Cincinnati Reds Homer Bailey isn’t right and may never be

(Photo by Andy Lyons/Getty Images)
(Photo by Andy Lyons/Getty Images) /

The Cincinnati Reds hoped Homer Bailey would return to his ace role, but he hasn’t

Homer Bailey has a history of acting like a super talented .500 pitcher for the Cincinnati Reds.  Most pitchers making money like Bailey are well above .500.  Bailey, though, hasn’t produced in that way.

Bailey is 64-61 with an ERA of 4.43 in his career.  He has made 188 starts, hurling 1101 ⅓ innings.  That’s an average of nearly six innings per start.

Bailey has struck out 907 batters, while walking 364.  That’s about eight strikeouts and three walks per nine innings.  Those are respectable numbers.

That means that Bailey has averaged a record of 6-6 with 17 starts per season in his career.  He pitches about 100 innings per season on average.  His ERA and strikeout ratios remain the same.

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Bailey has surrendered 129 home runs, which once again is respectable.  His 1.35 WHIP for a starting pitcher is respectable.  In fact his career as a whole is respectable.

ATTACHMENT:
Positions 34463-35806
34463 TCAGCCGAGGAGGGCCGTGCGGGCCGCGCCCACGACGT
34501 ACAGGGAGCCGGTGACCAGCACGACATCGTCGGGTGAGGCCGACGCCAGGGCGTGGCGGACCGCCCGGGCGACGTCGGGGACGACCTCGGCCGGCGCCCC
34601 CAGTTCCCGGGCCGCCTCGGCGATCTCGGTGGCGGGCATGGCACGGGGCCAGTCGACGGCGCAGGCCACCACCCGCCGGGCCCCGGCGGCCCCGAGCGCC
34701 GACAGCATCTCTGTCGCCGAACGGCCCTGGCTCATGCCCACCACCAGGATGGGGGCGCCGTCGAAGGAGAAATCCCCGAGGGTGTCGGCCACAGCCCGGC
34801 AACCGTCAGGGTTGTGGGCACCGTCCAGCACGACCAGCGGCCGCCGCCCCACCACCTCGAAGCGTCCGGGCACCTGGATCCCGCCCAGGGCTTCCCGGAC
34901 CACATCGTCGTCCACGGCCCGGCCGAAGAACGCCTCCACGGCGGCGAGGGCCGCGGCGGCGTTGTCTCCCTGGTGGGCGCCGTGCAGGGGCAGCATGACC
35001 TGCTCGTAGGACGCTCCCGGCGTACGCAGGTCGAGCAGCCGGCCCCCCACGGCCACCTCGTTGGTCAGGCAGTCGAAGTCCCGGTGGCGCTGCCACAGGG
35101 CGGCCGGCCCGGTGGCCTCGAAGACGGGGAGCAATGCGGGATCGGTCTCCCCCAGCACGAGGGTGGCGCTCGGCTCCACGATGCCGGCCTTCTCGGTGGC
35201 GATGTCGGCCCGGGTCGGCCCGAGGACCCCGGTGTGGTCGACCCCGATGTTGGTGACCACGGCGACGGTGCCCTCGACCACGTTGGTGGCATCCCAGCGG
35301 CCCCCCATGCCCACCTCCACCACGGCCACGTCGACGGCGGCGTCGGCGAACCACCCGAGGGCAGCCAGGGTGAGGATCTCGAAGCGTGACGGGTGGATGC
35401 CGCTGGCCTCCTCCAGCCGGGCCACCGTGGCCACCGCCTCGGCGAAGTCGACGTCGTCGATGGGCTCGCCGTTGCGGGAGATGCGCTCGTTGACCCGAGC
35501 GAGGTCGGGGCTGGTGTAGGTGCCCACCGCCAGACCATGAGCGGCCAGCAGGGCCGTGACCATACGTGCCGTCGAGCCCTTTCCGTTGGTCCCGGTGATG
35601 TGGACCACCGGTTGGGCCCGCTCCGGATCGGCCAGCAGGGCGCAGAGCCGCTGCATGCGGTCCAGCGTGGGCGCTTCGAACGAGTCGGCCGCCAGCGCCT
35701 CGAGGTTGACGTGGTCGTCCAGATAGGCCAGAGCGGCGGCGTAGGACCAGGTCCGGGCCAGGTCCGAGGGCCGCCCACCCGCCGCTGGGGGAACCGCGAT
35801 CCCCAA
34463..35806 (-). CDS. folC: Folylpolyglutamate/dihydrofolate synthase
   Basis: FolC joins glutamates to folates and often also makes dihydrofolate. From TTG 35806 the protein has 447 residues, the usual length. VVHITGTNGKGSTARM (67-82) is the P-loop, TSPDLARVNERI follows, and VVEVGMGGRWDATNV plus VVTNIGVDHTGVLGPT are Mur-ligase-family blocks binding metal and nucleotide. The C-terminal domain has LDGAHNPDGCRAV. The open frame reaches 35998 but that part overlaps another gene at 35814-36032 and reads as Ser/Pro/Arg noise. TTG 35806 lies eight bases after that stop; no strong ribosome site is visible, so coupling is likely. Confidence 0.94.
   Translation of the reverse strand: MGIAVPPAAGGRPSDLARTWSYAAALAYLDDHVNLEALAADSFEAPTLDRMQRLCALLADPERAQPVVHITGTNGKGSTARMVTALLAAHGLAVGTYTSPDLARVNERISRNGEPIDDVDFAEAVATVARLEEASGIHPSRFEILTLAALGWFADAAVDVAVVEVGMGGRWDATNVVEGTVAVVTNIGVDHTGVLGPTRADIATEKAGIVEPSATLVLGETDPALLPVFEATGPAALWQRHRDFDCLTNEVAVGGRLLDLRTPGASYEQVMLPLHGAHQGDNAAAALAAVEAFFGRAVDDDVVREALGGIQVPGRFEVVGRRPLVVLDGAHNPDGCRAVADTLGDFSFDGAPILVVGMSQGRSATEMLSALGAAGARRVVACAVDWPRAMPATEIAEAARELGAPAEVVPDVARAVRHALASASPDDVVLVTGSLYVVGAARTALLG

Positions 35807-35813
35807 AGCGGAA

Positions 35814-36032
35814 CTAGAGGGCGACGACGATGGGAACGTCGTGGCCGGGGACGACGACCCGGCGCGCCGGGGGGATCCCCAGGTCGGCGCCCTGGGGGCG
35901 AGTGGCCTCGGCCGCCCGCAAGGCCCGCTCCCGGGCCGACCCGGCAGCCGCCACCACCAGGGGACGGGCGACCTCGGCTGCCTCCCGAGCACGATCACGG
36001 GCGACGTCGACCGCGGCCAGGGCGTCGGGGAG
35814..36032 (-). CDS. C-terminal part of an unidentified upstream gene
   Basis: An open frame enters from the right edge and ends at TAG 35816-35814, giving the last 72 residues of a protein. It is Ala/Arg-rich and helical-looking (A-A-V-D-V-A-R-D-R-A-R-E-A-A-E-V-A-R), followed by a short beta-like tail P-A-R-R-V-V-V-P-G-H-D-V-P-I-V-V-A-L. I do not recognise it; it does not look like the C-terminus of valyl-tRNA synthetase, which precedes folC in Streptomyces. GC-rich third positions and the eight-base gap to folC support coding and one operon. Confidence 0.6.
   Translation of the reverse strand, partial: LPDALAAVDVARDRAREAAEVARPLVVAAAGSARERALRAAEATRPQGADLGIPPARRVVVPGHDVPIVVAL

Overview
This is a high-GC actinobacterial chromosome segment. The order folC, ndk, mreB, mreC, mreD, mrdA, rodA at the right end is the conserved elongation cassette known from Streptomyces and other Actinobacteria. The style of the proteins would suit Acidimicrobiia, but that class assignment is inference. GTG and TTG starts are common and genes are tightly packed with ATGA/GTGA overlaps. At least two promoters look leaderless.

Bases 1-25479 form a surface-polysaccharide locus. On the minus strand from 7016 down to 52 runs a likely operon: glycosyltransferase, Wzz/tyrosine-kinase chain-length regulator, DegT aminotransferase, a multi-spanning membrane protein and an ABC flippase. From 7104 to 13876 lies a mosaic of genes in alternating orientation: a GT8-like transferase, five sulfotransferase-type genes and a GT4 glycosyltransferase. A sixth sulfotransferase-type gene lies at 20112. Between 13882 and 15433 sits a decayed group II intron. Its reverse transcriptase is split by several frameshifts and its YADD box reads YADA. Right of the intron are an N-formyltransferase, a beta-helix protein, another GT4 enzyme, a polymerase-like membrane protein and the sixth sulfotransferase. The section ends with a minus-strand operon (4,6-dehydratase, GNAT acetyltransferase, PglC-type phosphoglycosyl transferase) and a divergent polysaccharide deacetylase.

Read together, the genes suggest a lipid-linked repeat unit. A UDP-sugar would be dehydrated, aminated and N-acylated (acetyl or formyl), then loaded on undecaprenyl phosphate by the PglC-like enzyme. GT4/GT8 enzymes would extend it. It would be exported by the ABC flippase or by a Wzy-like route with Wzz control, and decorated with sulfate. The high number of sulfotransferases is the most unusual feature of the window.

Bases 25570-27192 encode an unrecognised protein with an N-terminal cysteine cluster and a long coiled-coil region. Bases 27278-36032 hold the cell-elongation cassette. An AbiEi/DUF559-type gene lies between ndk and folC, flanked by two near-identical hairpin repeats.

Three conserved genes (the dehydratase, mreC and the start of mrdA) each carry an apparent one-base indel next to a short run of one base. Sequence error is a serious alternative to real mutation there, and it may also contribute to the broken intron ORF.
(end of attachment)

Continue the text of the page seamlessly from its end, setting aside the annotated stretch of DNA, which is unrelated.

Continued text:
The problem is that he is a half season starter.  He possesses the richest contract for a pitcher in the history of the Reds’ franchise, yet he hasn’t produced.  The Reds needed him to continue to get better, but he has not.

Not only has Homer Bailey not produced for the Cincinnati Reds this season, but he has been absolutely awful.

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This season Bailey is 4-7  over 14 starts, but he has been worse than that.  His WHIP this season is 1.79 and his ERA is humungous 7.24.  Despite these atrocious numbers, the Reds continue to start Bailey every fifth day.

Bailey has only pitched 68 ⅓ innings this season.  That means that he is averaging less that five innings per start.  He also has as amazingly high walk number at 32.

Bailey just isn’t close to what he used to be.  He hasn’t gone more than six innings in any one game.  

What is more noticeable is that Bailey can’t seem to string together games with any consistency.

Bailey only has one stretch where he has pitched in three straight games when he has lasted five or more innings.  That came at the end of July when it looked like he could be recovering.  Before that he would frequently have two bad starts in a row.  Since then, Bailey has a couple of good two stretches, but never three.  It’s like he’s returned, but not really.

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The issue is that Bailey wasn’t an elite starter when he got injured, just a pitcher paid like one.  Now that he is supposedly recovering, there are signs that he will never be the six inning, .500 pitcher that he used to be.  The Reds can only hope that he can produce like a strong backend of the rotation starter next season and beyond.